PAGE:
Kate Livingstone: Absolutely. Yeah, so while we didn’t want to be centring on us for this presentation, we want to inspire you by the people and museums we just showed, we also wanted to, you know, lead by example, tell you how this sort of thing has inspired us and how these folks have inspired us. So we’re going to end with sharing our own journeys and I know we’re probably going to get to be, or probably now a little bit over, so I appreciate it, it’s not us, I think the session before went a little bit longer so we appreciate you sticking with us. So these are our personal stories of how our values have gotten sort of embedded in our personal activism and then in our work, so we’ll start with Danielle.
Danielle Linzer: So this is the Andy Warhol Museum where I currently work. I moved to Pittsburgh maybe a year, year and a half ago to assume a new commission but as sometimes happens, I arrived, the director who hired me departed, my first day was his last day, and so I found myself in a new role, in a new town, in a new space where we didn’t have a director, we didn’t have a strategic plan and we were an institution in transition, that lasted probably eight or nine months while we did a national search for new leadership.
But of course, the unimaginable happened in that time, Pennsylvania, my beautiful home state when red for the first time since the 1980s, we found ourselves under a new, some would say hostile and terrifying administration, and we’re kind of reeling, thinking about what do we do, how do we respond? The Andy Warhol Museum, part of what brought me there was its reputation for progressive action and politics within the museum field, its legacy of programming and, of course, Andy Warhol’s lived experience as someone who was the child of poor, working-class immigrants in Depression-era Pittsburgh who was an openly gay man who was often vilified for his sexuality, even by other queer artists who deemed him too swish.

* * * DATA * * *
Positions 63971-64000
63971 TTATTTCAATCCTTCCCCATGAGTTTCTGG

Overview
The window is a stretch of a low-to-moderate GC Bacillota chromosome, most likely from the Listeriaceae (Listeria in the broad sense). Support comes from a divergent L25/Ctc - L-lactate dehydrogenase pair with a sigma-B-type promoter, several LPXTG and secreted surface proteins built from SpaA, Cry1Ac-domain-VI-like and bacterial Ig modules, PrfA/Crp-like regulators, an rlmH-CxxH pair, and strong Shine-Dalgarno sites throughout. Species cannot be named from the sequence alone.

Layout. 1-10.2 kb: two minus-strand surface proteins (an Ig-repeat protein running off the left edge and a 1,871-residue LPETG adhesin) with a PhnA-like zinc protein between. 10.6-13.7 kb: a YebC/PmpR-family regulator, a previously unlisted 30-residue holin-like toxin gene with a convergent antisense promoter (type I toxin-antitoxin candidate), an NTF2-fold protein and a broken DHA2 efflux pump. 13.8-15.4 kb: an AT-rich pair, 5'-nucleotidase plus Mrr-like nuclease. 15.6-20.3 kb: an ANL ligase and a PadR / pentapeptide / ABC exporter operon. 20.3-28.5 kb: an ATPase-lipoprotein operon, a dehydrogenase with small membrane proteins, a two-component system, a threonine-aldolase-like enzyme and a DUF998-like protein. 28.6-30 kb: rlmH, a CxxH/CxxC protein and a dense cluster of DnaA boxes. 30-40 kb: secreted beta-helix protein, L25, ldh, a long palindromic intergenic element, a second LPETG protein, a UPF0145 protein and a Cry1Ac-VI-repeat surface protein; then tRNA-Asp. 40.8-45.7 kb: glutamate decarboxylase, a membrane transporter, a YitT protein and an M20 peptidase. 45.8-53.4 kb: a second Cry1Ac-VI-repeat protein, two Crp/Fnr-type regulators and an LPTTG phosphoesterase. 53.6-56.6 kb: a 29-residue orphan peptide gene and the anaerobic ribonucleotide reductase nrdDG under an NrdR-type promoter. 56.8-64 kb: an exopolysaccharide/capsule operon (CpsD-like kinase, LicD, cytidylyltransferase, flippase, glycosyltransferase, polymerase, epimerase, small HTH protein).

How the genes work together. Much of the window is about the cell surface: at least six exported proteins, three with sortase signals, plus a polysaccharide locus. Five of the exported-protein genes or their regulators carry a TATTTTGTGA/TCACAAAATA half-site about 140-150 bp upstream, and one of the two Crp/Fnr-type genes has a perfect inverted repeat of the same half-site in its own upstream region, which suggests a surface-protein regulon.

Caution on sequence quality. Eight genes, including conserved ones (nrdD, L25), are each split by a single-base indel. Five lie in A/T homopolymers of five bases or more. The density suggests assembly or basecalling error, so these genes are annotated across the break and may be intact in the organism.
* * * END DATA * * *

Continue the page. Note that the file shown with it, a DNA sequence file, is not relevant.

So a lot of our programmes are really about thinking about people who exist somehow outside, you know, sort of, broad definitions of normalcy and how we can bring them in with accessible art and relevant programming. And so I was kind of pushing, right, all of my colleagues and senior leadership, you know, we have to make public, look at what all these other institutions are doing, we need to make a public statement, we need to make admission free, we need to do this, we need to make a protest but we simply didn’t have leadership in place to be able to take that stance and take that risk and take that on.
And so, you know, we were, we were kind of grasping around, it got to the point where we even got phone calls, I think it was Inauguration Day, we got a phone call from a visitor who said, “What are you guys doing today? I know if anybody in town’s doing something, it’s you, what are you doing?” And we were doing nothing and it killed me. And so I decided, OK, in the absence of, you know, for whatever reason, many of us work in institutions that cannot take or will not take a public stance on some of these questions, whether it’s a fear of alienating funders or members, whether it’s about kind of maintaining this notion of neutrality, right, or whether it’s because you don’t have strong leadership in a moment of transition. So, we can go to the next slide, so we decided, well, what are we, oh, no. Some of them didn’t, some of them kind of didn’t come through.
Kate Livingstone: OK, this is my fault, I designed this.
Danielle Linzer: We decided, well, what can we do? We can walk the walk, right? We can do the programmes, we can extend the welcome in other ways, it’s not about a statement on social media, it’s about who’s coming through our doors and how they feel when they’re here and how we support our staff and our visitors in expression, in solidarity. And so just a few kind of little examples of what form this took. The image in the top corner is from our LGBTQ+ youth prom, which is co-organised with groups of queer and trans youth from throughout Pittsburgh and surrounding communities and this year we blew it out with the theme of Make America Gay Again. And we had, we broke our attendance records, we had hundreds of young people travel, some travelling for hours to reach the museum because it really represented a safe and inclusive celebratory space where they felt alienated in their home school environment. So that was a real win for us.
We also kind of got the fact that, you know, we talked about Andy Warhol’s experiences, part of an immigrant family in an immigrant community, how that informed his upbringing, his work, his career and his life story and we thought about, “Oh, we’re talking a lot about the experience of Carpatho-Rusyn immigrants in Pittsburgh 100 years ago, what can we talk about, what’s relevant now?” So we started to form partnerships and to reach out to immigrant refugee service organisations in our community today, welcoming them with a range of different kind of events, programmes, going out into the community to do that work.